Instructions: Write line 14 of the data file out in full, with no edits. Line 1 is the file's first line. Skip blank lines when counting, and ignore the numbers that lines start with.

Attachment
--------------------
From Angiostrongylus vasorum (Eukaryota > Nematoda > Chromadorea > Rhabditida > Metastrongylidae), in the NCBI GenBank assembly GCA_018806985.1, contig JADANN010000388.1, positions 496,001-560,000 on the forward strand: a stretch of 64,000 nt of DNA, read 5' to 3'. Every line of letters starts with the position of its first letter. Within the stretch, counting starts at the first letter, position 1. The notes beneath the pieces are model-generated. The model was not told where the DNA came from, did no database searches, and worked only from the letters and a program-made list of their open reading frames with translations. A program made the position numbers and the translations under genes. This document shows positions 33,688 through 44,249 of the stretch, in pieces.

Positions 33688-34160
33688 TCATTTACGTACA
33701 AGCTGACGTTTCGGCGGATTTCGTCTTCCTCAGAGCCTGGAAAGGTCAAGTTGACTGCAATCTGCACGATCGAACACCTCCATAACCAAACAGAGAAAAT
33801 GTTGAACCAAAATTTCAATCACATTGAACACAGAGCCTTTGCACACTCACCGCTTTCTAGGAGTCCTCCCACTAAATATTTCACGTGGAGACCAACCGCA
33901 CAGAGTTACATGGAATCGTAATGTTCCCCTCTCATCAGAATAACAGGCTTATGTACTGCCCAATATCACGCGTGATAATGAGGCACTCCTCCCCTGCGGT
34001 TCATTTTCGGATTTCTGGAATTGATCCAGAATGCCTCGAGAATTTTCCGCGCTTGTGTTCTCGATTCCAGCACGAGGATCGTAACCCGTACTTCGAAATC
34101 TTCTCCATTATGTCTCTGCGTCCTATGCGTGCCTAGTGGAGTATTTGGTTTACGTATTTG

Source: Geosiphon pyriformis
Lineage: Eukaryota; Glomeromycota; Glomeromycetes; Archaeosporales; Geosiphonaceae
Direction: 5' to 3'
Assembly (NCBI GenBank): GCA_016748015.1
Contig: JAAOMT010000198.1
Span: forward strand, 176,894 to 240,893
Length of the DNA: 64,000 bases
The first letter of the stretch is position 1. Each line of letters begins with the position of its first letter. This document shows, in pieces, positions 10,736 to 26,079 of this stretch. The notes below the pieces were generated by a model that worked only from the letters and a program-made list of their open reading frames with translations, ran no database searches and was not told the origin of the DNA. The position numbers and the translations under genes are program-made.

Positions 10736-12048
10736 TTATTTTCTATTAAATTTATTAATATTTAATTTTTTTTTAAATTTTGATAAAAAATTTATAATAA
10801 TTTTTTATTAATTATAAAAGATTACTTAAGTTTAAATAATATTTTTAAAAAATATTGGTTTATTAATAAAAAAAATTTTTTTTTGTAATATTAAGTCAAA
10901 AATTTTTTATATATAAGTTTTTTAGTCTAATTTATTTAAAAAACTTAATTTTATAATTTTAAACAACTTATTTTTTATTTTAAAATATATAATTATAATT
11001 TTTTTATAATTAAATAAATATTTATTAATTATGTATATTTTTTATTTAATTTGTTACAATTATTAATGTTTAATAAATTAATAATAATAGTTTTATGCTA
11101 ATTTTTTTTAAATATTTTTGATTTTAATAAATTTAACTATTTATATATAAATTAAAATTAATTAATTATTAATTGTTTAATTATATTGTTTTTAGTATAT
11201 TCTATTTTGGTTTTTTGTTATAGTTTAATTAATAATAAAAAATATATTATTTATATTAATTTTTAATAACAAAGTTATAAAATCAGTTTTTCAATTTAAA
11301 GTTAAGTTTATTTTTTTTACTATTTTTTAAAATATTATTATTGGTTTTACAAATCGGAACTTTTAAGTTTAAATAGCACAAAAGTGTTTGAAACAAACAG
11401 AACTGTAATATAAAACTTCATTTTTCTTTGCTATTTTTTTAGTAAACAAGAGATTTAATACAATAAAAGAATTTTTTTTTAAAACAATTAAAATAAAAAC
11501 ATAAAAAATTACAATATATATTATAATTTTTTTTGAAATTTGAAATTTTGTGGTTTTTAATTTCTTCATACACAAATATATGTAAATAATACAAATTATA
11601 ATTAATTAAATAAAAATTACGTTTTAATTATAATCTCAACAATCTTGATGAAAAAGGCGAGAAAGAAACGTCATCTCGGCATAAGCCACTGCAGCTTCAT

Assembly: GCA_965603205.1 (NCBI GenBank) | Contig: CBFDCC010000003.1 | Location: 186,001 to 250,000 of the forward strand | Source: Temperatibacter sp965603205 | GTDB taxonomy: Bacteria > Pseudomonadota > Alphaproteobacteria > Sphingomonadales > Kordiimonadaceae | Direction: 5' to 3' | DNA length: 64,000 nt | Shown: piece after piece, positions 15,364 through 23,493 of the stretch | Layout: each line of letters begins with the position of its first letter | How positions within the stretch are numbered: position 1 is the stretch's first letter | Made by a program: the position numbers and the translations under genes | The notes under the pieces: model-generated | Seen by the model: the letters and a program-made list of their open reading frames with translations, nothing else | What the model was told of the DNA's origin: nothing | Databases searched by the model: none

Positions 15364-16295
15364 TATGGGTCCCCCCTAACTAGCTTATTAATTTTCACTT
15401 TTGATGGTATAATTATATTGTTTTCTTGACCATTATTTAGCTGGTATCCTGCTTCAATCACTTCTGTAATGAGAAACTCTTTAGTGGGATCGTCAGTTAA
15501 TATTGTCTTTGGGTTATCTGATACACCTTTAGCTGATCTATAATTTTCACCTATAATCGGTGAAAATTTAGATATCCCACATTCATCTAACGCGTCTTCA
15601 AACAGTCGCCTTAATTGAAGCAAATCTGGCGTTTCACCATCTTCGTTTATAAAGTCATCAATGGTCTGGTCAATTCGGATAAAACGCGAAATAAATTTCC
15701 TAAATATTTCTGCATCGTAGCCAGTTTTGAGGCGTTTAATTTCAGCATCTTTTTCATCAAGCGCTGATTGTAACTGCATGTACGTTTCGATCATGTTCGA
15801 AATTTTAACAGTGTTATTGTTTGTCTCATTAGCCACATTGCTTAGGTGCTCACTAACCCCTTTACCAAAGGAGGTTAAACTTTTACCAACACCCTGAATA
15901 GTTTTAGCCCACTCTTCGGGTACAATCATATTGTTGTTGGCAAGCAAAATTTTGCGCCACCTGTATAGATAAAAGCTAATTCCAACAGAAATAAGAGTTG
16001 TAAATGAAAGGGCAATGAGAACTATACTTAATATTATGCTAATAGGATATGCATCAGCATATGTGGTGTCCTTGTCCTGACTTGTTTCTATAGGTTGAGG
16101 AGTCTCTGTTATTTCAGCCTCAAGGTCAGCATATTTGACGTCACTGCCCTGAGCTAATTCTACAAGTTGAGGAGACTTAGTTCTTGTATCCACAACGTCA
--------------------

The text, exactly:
Span: forward strand, 176,894 to 240,893